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Saab’s Mighty JAS 39 Gripen Is One Hell of a Fighter Plane

JAS 39
Sweden's JAS 39 Fighter. Image: Creative Commons.

Designed to replace the variants of the Saab 35 Viggen and Saab 37 Draken combat aircraft, Sweden’s JAS 39 Gripen was first flown in December 1988 and entered operational service with the Swedish Air Force in 1997. Developed as part of a joint effort by an industrial consortium that consisted of Saab, Saab Microwave Systems (formerly Ericsson), Volvo Aero Corporation, Saab Avitronics and FFV Aerotech, the Gripen was the first Swedish multirole combat aircraft – capable of conducting interception, ground-attack, and reconnaissance.

The fourth-generation fighter is a highly-advanced aerial platform that was developed with the latest in digital controls and weapons delivery, while also being produced as a sleek fighter to meet the strict demands of the Swedish Air Force.


The origins of the Saab JAS 39 Gripen (Griffen) date back to the late 1970s when the government in Stockholm began to explore the development of an aircraft that could be capable of fighter, attack and recon missions. After evaluating a number of existing foreign aircraft including the American F-16 and F-18 fighters, the Swedish Parliament decided in June 1982 to move forward with the Swedish project. A contract was signed between the Saab-led consortium and the Defence Material Administration to develop the new aircraft.

The single-engine, multirole-combat aircraft was designed with a single pilot, but the B and D versions were also developed featuring a longer canopy for a crew of two. Since being introduced in 1997, a total of 204 aircraft in three batches had been ordered by Swedish Air Forces, which to date has taken delivery of 74 aircraft. A total of 158 Gripens were produced as of 2016, and it was exported around to the globe.

Current operators include Brazil, the Czech Republic, Hungary, South Africa and Thailand, while the United Kingdom’s Empire Test Pilots’ School operates Gripens in a training capacity.


The JAS 39A was the primary single-seater version, with the JAS 39B being the operational trainer variant – and it was equipped with the same avionics and weapons suite as the JAS 39A, with the exception of the gun system. The JAS 39C was developed as the single-seat batch 3 variant and export version; and it offered color cockpit display, on-board oxygen generation system (OBOGS) as well as in-flight refueling capability. The JAS 39D was the two-seater variant with the same advanced features as the 39C version.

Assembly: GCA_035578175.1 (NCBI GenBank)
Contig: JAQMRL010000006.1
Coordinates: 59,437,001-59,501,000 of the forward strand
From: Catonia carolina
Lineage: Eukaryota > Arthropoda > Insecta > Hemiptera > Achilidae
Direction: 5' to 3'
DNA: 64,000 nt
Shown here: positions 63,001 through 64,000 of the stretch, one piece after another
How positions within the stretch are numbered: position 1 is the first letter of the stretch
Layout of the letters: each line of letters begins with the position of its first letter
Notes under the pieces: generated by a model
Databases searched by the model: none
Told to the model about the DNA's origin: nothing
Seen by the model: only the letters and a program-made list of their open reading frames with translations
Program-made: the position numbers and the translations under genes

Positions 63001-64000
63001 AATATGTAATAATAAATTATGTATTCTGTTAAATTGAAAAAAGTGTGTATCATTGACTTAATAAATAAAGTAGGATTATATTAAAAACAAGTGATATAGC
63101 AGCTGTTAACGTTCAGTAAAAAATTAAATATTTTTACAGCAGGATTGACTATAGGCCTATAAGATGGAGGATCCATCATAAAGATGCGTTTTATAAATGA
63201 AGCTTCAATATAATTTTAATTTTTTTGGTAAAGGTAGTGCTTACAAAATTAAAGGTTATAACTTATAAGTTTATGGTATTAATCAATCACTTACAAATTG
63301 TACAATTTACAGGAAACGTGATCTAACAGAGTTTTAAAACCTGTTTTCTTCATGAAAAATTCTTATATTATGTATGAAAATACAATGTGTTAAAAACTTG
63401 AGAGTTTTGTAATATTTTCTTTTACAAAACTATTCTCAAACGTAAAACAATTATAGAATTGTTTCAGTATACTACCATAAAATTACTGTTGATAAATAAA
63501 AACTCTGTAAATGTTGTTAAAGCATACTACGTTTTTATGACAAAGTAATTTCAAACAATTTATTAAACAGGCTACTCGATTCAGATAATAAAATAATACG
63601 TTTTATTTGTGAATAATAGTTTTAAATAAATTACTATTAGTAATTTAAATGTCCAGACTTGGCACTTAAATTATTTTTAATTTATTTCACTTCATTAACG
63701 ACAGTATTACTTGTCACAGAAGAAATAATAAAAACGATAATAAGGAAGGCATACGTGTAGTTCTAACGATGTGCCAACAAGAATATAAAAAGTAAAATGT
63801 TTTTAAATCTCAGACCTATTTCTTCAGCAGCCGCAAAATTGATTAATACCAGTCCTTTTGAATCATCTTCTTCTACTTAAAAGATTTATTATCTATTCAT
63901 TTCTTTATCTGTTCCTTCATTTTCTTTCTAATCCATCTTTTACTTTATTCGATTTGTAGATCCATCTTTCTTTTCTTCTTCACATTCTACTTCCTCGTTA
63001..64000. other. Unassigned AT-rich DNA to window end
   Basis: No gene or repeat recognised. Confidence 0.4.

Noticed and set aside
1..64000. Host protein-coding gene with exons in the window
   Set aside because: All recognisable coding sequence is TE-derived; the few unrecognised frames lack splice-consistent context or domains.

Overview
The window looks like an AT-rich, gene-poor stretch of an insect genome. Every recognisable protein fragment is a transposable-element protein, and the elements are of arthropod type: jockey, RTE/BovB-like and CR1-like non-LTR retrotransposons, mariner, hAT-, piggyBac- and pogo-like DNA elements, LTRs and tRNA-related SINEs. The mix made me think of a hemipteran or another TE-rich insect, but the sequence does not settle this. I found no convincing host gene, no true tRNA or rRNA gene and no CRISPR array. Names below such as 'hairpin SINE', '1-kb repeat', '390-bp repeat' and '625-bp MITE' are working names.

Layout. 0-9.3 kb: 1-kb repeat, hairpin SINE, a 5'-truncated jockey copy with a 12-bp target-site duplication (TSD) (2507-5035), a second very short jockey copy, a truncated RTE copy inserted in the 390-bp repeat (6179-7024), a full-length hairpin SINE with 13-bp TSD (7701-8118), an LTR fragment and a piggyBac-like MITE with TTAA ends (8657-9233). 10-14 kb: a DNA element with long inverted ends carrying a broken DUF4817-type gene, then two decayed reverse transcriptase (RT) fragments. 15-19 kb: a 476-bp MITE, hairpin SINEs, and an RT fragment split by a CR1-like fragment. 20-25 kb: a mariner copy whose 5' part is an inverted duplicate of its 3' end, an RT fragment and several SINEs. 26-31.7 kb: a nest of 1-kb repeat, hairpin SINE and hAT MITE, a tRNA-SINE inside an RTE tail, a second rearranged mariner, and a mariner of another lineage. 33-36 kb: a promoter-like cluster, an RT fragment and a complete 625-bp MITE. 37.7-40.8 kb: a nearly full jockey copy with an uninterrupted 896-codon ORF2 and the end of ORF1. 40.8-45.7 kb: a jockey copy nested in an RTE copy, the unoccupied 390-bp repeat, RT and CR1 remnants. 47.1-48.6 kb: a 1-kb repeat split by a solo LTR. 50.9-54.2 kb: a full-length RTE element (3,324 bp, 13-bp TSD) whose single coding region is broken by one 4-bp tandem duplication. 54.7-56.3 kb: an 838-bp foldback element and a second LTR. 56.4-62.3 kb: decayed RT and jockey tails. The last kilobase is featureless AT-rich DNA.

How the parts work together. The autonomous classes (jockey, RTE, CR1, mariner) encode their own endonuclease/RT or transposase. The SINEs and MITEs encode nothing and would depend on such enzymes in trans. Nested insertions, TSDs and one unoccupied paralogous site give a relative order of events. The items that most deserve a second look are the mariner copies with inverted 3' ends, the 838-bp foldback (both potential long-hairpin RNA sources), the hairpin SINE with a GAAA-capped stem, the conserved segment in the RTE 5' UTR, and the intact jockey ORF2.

The aircraft was powered by Volvo RM12 afterburning turbofan engine, 54 kN (12,000 lbf) thrust dry, 80.5 kN (18,100 lbf) with afterburner. It has a maximum speed of Mach 2, a combat range of 800 km, and a service ceiling of 15,240 meters. Armament included a 27 mm Mauser BK-27 revolver cannon with 120 rounds (in the single-seat versions), while there were eight hardpoints including two under the fuselage, two under, and one on the tip of each wing. The Gripen could be armed with a variety of missiles including anti-ship as well as laser-guided bombs.

Saab also developed the Gripen E-series, which features a new and more powerful engine, improved range performance, and the ability to carry greater payloads. It features a new AESA-radar, Infrared Search and Track System (IRST), highly advanced electronic warfare and communication systems together with superior situational awareness. As described by Saab, “The E-series redefines airpower for the 21st century by extending operational capabilities.”

Peter Suciu is a Michigan-based writer who has contributed to more than four dozen magazines, newspapers and websites. He regularly writes about military small arms, and is the author of several books on military headgear including A Gallery of Military Headdress, which is available on

Written By

Expert Biography: A Senior Editor for 1945, Peter Suciu is a Michigan-based writer who has contributed to more than four dozen magazines, newspapers, and websites with over 3,000 published pieces over a twenty-year career in journalism. He regularly writes about military hardware, firearms history, cybersecurity, and international affairs. Peter is also a Contributing Writer for Forbes. You can follow him on Twitter: @PeterSuciu.